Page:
Beta-arrestins regulate atherosclerosis and neointimal hyperplasia by controlling smooth muscle cell proliferation and migration.
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Atherosclerosis and arterial injury-induced neointimal hyperplasia involve medial smooth muscle cell (SMC) proliferation and migration into the arterial intima. Because many 7-transmembrane and growth factor receptors promote atherosclerosis, we hypothesized that the multifunctional adaptor proteins beta-arrestin1 and -2 might regulate this pathological process. Deficiency of beta-arrestin2 in ldlr(-/-) mice reduced aortic atherosclerosis by 40% and decreased the prevalence of atheroma SMCs by 35%, suggesting that beta-arrestin2 promotes atherosclerosis through effects on SMCs. To test this potential atherogenic mechanism more specifically, we performed carotid endothelial denudation in congenic wild-type, beta-arrestin1(-/-), and beta-arrestin2(-/-) mice. Neointimal hyperplasia was enhanced in beta-arrestin1(-/-) mice, and diminished in beta-arrestin2(-/-) mice. Neointimal cells expressed SMC markers and did not derive from bone marrow progenitors, as demonstrated by bone marrow transplantation with green fluorescent protein-transgenic cells. Moreover, the reduction in neointimal hyperplasia seen in beta-arrestin2(-/-) mice was not altered by transplantation with either wild-type or beta-arrestin2(-/-) bone marrow cells. After carotid injury, medial SMC extracellular signal-regulated kinase activation and proliferation were increased in beta-arrestin1(-/-) and decreased in beta-arrestin2(-/-) mice. Concordantly, thymidine incorporation and extracellular signal-regulated kinase activation and migration evoked by 7-transmembrane receptors were greater than wild type in beta-arrestin1(-/-) SMCs and less in beta-arrestin2(-/-) SMCs. Proliferation was less than wild type in beta-arrestin2(-/-) SMCs but not in beta-arrestin2(-/-) endothelial cells. We conclude that beta-arrestin2 aggravates atherosclerosis through mechanisms involving SMC proliferation and migration and that these SMC activities are regulated reciprocally by beta-arrestin2 and beta-arrestin1. These findings identify inhibition of beta-arrestin2 as a novel therapeutic strategy for combating atherosclerosis and arterial restenosis after angioplasty.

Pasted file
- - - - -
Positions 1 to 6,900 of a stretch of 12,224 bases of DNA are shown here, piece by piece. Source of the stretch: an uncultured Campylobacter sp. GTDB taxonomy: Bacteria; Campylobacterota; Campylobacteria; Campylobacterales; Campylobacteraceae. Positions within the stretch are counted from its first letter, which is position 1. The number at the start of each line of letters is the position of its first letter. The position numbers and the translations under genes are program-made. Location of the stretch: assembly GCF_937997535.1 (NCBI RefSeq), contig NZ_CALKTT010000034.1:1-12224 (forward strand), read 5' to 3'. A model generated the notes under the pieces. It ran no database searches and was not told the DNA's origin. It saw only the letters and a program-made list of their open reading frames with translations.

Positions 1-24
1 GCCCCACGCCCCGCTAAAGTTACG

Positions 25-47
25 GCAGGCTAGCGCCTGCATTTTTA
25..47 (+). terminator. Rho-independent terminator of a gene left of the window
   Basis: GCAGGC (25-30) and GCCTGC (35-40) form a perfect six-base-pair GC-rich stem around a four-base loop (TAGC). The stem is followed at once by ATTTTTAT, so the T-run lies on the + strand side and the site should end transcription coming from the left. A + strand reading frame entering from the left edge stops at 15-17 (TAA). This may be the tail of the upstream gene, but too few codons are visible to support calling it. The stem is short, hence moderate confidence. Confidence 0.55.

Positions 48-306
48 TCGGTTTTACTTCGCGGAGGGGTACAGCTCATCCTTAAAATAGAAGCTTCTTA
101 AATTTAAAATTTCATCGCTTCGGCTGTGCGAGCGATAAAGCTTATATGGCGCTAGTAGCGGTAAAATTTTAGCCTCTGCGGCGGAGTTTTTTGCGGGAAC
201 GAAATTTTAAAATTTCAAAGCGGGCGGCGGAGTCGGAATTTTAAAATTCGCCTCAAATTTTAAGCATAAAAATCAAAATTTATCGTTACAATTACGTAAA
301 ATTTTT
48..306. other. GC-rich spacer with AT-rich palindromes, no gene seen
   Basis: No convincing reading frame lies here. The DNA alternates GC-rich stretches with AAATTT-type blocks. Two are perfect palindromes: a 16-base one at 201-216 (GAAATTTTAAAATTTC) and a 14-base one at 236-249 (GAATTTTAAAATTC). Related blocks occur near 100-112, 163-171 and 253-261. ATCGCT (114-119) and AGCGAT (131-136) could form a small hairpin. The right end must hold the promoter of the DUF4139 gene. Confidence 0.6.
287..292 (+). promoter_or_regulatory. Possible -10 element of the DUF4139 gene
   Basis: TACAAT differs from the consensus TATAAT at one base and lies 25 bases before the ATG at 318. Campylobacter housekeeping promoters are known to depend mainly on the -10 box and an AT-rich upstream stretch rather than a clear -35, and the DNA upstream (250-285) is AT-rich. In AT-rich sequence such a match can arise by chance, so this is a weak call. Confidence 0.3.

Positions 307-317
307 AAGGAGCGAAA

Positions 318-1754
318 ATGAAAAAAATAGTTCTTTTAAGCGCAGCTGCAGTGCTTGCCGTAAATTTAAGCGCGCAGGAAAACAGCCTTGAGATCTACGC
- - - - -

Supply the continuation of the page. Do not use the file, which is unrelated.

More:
Extracellular Signal-Regulated MAP Kinases
Graft Occlusion, Vascular
MAP Kinase Signaling System
Myocytes, Smooth Muscle
Published Version (Please cite this version)10.1161/CIRCRESAHA.108.172338
Publication InfoKim, Jihee; Zhang, Lisheng; Peppel, Karsten; Wu, Jiao-Hui; Zidar, David A; Brian, Leigh; ... Freedman, Neil J (2008). Beta-arrestins regulate atherosclerosis and neointimal hyperplasia by controlling smooth muscle cell proliferation and migration. Circ Res, 103(1). pp. 70-79. 10.1161/CIRCRESAHA.108.172338. Retrieved from https://hdl.handle.net/10161/5911.
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Professor of Medicine
Our work focuses on atherosclerosis-related signal transduction and the genetic bases of atherosclerosis and vein graft failure, both in vitro and in vivo. We investigate the regulation of receptor protein tyrosine kinases by G protein-coupled receptor kinases (GRKs), and the role of GRKs and β-arrestins in atherosclerosis; the role of tumor necrosis factor and its receptors in atherosclerosis; and the role of the dual Rho-GEF kalirin in atherosclerosis. For in vivo modeling of athe
James B. Duke Distinguished Professor of Medicine
Dr. Lefkowitz’s memoir, A Funny Thing Happened on the Way to Stockholm, recounts his early career as a cardiologist and his transition to biochemistry, which led to his Nobel Prize win. Robert J. Lefkowitz, M.D. is James B. Duke Professor of Medicine and Professor of Biochemistry and Chemistry at the Duke University Medical Center. He has been an Investigator of the
Assistant Professor in Medicine
My research efforts involves studying the pathogenesis of vein graft neointimal hyperplasia and atherosclerosis. The greatest amount of my time in the past years has been devoted to developing and characterizing our interposition vein graft model in mice. This model allows us to use IVC to carotid artery transplants between congenic mice. These transplants allow us to ask the questions about which gene products contribute to the pathogenesis of vein graft disease. In addition, I hav
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